Nosferatu with Werner Herzog

Contributed by John Menier

32822“For such an advanced civilization as ours to be without images that are adequate to it is as serious a defect as being without memory.”
― Werner Herzog

The Carsey-Wolf Center at UC Santa Barbara has created a series entitled “Hollywood Berlin,” featuring screenings and discussions of films by five prominent German directors: Werner Herzog, Fritz Lang, Ernst Lubitsch, F.W. Murnau, and Billy Wilder. With the exception of Herzog these artists are representative of the wave of German exiles and immigrants who left Europe in the 1920s and 1930s to work in Hollywood, and counted among their number producers, directors, actors, writers, technicians, and cinematographers. In addition to their professional expertise that generation of émigrés brought European influences to American cinema, as reflected by film noir, increasing sophistication in comedies, and a willingness to address serious social issues.

In the inaugural program of “Hollywood Berlin” celebrated filmmaker Werner Herzog joins Carsey-Wolf Center Director Patrice Petro for a discussion of his film, “Nosferatu the Vampyre,” based on F.W. Murnau’s “Nosferatu, eine Symphonie des Grauens” (“Noserferatu, a Symphony of Horrors”). Upon the release of Herzog’s film in 1979 many critics expressed surprise at his choice of subject matter. Herzog was already well-known as the auteur of idiosyncratic art-house works based on his original screenplays. Pundits assumed that Herzog’s film was simply a remake of Murnau’s 1922 masterpiece, and they were puzzled. As Herzog explains in this program, that assumption was mistaken; his version of “Nosferatu” was intended not as a slavish imitation but as an homage both to Murnau’s film and to a seminal era of German filmmaking. In terms of plot and characters it falls midway between Bram Stoker’s novel “Dracula” and Murnau’s “Nosferatu” (which was an unauthorized version of Stoker’s novel), incorporating elements of both while adding the director’s well-known pictorial sense. Herzog sees his film as providing an explicit link between his generation, the “New German Cinema,” and what he calls “our grandfathers,” those movie-makers whose mass exodus left behind a German film industry that was moribund until the advent of Herzog, Fassbinder, Schlöndorff, Wenders, von Trotta, et al in the late 1960s and 1970s.

Using “Nosferatu” as a jumping-off point for conversation, Herzog elaborates on a variety of topics including his writing process, his relationships with collaborators, the importance of music, and his philosophy concerning the primacy of the image. He also addresses some of the myths and misconceptions (mythconceptions?) that have arisen from his storied career, most of which cast Herzog as an uncompromising artist who undertakes his projects with a humorless, single-minded zeal bordering on madness. While it’s true that the prolific Herzog is passionate about cinema – he once said that “we are starved for images, and it’s my duty to provide them” – he displays a healthy sardonic humor regarding himself and his public image. (“I am not Teutonic. I am Bavarian.”)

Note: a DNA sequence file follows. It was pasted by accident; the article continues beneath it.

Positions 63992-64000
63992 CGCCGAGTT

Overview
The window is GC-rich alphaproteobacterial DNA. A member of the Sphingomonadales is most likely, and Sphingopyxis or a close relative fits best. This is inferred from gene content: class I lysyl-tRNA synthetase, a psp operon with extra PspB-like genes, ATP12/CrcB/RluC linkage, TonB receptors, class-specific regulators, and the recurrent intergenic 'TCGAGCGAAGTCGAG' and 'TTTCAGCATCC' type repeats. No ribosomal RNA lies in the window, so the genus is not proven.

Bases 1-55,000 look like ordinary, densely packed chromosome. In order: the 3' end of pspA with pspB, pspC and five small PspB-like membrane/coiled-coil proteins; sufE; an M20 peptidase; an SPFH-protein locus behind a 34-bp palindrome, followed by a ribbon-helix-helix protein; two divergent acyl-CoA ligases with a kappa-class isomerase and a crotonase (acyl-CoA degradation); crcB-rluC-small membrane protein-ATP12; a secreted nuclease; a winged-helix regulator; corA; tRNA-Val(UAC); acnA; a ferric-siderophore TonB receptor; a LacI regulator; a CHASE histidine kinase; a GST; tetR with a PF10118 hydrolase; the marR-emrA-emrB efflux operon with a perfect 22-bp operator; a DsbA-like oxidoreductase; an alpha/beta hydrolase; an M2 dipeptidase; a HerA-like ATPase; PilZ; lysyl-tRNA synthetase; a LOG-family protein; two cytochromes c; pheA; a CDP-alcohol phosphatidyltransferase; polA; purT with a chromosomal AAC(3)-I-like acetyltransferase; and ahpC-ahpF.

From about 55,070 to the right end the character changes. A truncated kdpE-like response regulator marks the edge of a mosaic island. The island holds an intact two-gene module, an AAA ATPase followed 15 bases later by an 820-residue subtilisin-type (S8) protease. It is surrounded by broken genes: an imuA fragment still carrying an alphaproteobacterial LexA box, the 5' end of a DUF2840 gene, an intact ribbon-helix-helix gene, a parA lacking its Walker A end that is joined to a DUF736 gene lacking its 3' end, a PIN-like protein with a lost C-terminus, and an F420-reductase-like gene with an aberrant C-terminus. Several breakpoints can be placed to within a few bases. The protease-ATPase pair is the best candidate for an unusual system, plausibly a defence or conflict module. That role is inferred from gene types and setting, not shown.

Witty, articulate, intellectually rigorous, and disarmingly honest, Werner Herzog is the perfect introduction to a series celebrating the work of German filmmakers past and present.

Watch Nosferatu with Werner Herzog

Ann Patchett

Contributed by John Menier

8232Listed by Time magazine as one of the world’s 100 most influential people in 2012, Ann Patchett is a true woman of letters: novelist, essayist, anthologist, and co-owner of Parnassus Books in Nashville. Patchett is also a frequent and accomplished public speaker, noted for her anecdotes about the literary life, her insights into the creative process, and her wry wit.

One of Patchett’s favorite topics is the ever-changing relationship between readers and books. As an example she cites her own evolution reading (and re-reading) the works of John Updike, Leo Tolstoy, Pearl Buck, Ta-Nehisi Coates, and others, noting that “the books don’t change, but we do.” Put another way, the reader’s evaluation of a particular book is shaped as much by the reader’s life experience and circumstances as by the work’s innate qualities. As such our appreciation (or lack thereof) for a particular title may change over time, but the consistent commonality among the books we treasure is that they never fail to evoke a strong response. Patchett believes the writer’s primary task is to elicit that response by inviting the reader to become an active participant in their story.